WASHINGTON—Upon the European Court of Justice’s invalidation of the EU-U.S. Privacy Shield, Standard Contractual Clauses (SCCs) or “model contracts” have remained the only scalable and widely accessible legal tool available to organizations transferring personal data from the European Union to the United States and most of the rest of the world. Yet European courts and regulators are making them costlier and more complex, a sign of Europe’s march toward de facto data localization, shows a new report released today by the Information Technology and Innovation Foundation (ITIF). This is a threat to transatlantic digital trade that policymakers must avoid.
“The role and value of SCCs are barely recognized and poorly understood by most policymakers. If Europe makes SCCs prohibitively expensive and costly—or even worse ineligible—for firms to use to transfer data to the United States and other countries around the world, they’ll have inadvertently created the world’s largest de facto data localization requirement,” says Nigel Cory, ITIF’s associate director for trade policy and the report’s lead author. “Policymakers’ failure to address these issues means missing the bigger picture, and thus failing to marshal a response that creates a clear, coherent, and predictable framework for firms to use to transfer the data that is central to modern trade.”
SCCs are among the most widely used legal mechanisms for transferring personal data out of the EU, and firms from a broad range of sectors and countries rely on them—not just consumer-facing companies from the United States. While Europe’s highest court didn’t invalidate SCCs in Schrems II, it noted that there needs to be “supplementary measures.” However, Europe is considering measures that are overly restrictive and costly, and in some cases, essentially unusuable for firms wanting to transfer data to the United States. In response to Schrems II, the Irish Data Protection Commission has ordered Facebook to stop using SCCs to transfer data to the United States, showing how transatlantic digital trade may become even more disconnected following Privacy Shield’s demise.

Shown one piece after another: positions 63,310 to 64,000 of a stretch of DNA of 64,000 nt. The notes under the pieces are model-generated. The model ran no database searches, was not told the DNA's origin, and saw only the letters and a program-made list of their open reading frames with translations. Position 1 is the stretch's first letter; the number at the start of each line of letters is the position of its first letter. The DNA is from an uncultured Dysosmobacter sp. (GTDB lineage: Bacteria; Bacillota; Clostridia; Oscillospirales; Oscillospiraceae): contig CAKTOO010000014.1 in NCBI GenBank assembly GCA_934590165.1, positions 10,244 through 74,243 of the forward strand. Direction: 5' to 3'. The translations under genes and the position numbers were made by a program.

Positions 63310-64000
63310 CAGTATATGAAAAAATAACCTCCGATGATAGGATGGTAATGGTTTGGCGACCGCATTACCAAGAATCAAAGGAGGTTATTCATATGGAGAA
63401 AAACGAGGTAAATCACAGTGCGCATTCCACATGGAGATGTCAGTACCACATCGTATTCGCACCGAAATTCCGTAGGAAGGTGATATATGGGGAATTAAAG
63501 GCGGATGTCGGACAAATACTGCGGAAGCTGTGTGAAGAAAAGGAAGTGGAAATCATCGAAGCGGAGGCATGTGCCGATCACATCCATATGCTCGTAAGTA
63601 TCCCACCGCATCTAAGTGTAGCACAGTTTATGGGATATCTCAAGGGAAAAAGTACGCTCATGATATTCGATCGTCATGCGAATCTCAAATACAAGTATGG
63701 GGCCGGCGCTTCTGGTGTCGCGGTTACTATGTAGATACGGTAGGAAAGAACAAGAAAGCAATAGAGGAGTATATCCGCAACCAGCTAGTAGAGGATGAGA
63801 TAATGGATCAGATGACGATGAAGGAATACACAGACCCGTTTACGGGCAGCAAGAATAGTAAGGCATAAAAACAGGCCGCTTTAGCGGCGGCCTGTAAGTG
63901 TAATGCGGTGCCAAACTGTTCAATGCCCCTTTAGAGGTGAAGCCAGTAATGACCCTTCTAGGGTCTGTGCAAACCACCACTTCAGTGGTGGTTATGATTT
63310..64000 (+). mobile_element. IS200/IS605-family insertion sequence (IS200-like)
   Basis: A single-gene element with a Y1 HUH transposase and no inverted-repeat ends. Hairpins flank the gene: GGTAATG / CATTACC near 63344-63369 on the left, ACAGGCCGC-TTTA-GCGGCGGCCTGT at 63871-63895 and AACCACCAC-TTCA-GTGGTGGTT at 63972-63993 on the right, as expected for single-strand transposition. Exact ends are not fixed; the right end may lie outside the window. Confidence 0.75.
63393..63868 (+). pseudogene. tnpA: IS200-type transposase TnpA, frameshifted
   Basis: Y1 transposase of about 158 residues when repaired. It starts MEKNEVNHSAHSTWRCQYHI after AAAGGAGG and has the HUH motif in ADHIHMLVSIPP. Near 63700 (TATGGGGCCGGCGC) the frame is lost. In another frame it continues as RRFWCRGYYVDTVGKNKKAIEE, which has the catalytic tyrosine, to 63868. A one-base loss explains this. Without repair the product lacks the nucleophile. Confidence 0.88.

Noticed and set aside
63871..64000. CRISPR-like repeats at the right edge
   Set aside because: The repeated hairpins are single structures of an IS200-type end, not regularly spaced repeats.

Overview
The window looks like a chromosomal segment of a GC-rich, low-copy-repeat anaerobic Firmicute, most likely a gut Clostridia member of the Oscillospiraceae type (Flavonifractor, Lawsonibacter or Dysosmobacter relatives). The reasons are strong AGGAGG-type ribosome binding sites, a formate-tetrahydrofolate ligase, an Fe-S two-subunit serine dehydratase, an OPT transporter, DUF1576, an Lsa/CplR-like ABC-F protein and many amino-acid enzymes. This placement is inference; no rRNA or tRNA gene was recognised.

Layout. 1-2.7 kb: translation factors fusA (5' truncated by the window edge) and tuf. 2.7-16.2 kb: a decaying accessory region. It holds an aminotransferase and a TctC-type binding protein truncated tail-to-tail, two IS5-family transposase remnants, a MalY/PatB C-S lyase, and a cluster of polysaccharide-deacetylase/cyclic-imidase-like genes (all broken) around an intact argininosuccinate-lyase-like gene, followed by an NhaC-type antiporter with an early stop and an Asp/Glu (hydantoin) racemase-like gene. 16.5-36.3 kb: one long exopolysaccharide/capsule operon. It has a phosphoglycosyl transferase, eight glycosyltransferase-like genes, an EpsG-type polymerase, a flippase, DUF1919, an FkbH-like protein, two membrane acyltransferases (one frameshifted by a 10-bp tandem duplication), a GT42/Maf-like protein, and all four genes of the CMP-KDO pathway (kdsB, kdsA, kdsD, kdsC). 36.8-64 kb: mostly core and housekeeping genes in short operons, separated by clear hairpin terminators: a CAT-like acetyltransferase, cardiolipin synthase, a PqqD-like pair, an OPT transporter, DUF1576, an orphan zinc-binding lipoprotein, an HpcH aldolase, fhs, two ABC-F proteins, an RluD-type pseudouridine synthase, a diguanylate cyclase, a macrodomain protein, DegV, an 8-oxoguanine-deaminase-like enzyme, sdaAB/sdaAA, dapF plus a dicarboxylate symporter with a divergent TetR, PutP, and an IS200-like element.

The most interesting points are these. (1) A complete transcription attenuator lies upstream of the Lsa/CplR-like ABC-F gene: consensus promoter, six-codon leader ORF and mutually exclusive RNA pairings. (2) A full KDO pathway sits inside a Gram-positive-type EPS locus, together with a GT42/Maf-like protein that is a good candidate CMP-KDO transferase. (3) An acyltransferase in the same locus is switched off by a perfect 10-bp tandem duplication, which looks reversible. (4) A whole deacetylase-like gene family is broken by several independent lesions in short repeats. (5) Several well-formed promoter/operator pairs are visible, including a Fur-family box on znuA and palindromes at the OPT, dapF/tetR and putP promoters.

The repeated, drawn out, and legalistic nature of the challenges to EU-U.S. data flows has lulled policymakers into a dangerous sense of complacency, ITIF warns. Policymakers should not passively accept the slow-motion train wreck that seems to be taking place, nor allow the EU to escape its responsibility as the conductor in leading to this situation.
“Absent some other major policy intervention—such as a Privacy Shield 2.0—maintaining transatlantic transfers will likely require a growing army of people and resources to ensure compliance given the critical role that data plays in modern trade and innovation. And make no mistake—SMEs and start-ups will shoulder a disproportionate share of this burden,” says Ellysse Dick, Research Analyst at ITIF and co-author of the report. “Policymakers need to redouble efforts to create the legal tools and overarching frameworks to reasonably, clearly, and coherently manage data privacy and national security issues related to transatlantic transfers.”